Economic evaluation of breast cancer treatment: considering the value of patient choice.
PURPOSE: To use 5 years of primary data to compare the incremental cost-effectiveness of breast conservation and radiation versus mastectomy with the restriction of choice to a single therapy versus providing a choice of either therapy. PATIENTS AND METHODS: We evaluated a random retrospective cohort of 2,517 Medicare beneficiaries treated for newly diagnosed stage I or II breast cancer from 1992 through 1994. The outcome measures were quality-adjusted life-years (QALYs) and 5-year medical costs. Risk and propensity score adjustments were used in the analysis. RESULTS: A breast conservation and radiation regimen has significantly higher costs than mastectomy in the first year after surgery; the adjusted 5-year costs are $14,054 (95% confidence interval, $9,791 to $18,312) greater than those of mastectomy. The adjusted incremental cost-effectiveness ratio comparing breast conservation and radiation to mastectomy was $219,594 per QALY for the comparison of the two strategies. If the possibility of patient choice from maintaining the availability of multiple treatments versus restricting choice to mastectomy alone provides a quality-of-life gain of 0.031 QALYs, then the cost-effectiveness ratio of this choice option is $80,440 per QALY. CONCLUSION: The current system of providing a choice between mastectomy and breast conservation surgery is economically attractive when the economic analysis includes the benefit of patient choice of treatment.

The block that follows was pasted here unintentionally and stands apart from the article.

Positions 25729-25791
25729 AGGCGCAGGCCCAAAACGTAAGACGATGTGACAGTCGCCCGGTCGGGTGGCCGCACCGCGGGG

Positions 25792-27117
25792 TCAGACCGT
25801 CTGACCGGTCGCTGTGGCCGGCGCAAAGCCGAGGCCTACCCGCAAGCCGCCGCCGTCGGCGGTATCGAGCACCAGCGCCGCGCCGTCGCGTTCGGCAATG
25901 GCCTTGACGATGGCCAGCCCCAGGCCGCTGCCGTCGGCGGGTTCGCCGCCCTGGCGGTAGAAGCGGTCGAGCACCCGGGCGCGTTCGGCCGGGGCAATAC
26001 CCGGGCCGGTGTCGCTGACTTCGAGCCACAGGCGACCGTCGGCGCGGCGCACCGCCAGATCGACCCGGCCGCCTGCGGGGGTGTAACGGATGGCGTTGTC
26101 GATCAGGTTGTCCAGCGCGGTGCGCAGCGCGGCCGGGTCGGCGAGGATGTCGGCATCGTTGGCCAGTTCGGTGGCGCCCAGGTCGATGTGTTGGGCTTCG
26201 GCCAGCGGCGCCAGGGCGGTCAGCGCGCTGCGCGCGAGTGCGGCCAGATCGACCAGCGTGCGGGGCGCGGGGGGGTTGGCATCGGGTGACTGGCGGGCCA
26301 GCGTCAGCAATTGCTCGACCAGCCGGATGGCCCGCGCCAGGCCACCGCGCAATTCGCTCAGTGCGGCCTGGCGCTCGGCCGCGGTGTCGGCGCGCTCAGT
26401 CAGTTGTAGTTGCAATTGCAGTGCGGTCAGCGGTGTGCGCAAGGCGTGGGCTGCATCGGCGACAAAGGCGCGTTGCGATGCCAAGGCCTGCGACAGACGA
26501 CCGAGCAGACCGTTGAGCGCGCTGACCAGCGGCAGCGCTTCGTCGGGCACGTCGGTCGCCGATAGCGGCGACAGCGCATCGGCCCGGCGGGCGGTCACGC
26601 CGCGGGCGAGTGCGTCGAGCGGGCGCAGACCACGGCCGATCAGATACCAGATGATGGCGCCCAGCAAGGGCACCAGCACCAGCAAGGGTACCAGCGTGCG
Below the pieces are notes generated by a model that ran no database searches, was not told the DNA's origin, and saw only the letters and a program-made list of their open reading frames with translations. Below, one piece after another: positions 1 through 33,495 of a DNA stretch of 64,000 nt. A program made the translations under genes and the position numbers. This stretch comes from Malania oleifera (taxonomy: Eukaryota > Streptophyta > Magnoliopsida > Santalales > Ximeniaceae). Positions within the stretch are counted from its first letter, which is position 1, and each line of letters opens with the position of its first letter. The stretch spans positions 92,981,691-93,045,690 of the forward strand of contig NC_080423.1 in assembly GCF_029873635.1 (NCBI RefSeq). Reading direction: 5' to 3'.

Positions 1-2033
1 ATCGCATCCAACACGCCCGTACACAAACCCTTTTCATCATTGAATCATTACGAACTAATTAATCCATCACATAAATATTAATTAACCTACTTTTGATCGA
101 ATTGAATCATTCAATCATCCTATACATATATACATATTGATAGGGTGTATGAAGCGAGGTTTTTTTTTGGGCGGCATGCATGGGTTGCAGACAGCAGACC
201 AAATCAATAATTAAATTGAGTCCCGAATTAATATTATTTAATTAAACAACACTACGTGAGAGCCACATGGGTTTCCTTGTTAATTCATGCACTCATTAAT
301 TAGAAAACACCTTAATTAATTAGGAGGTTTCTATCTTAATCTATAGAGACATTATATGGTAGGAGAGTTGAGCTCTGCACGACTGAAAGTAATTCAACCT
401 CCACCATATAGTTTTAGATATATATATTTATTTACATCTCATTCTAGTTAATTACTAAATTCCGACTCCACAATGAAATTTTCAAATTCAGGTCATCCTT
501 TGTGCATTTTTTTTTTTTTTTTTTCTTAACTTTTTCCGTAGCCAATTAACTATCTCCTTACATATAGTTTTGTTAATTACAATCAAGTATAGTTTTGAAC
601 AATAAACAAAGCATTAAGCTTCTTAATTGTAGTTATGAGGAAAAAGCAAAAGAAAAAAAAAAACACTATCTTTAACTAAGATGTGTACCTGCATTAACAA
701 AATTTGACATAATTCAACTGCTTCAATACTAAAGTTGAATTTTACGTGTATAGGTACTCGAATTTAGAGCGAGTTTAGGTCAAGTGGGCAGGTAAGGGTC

Polsky, D; Mandelblatt, JS; Weeks, JC; Venditti, L; Hwang, Y-T; Glick, HA; Hadley, J; Schulman, KA
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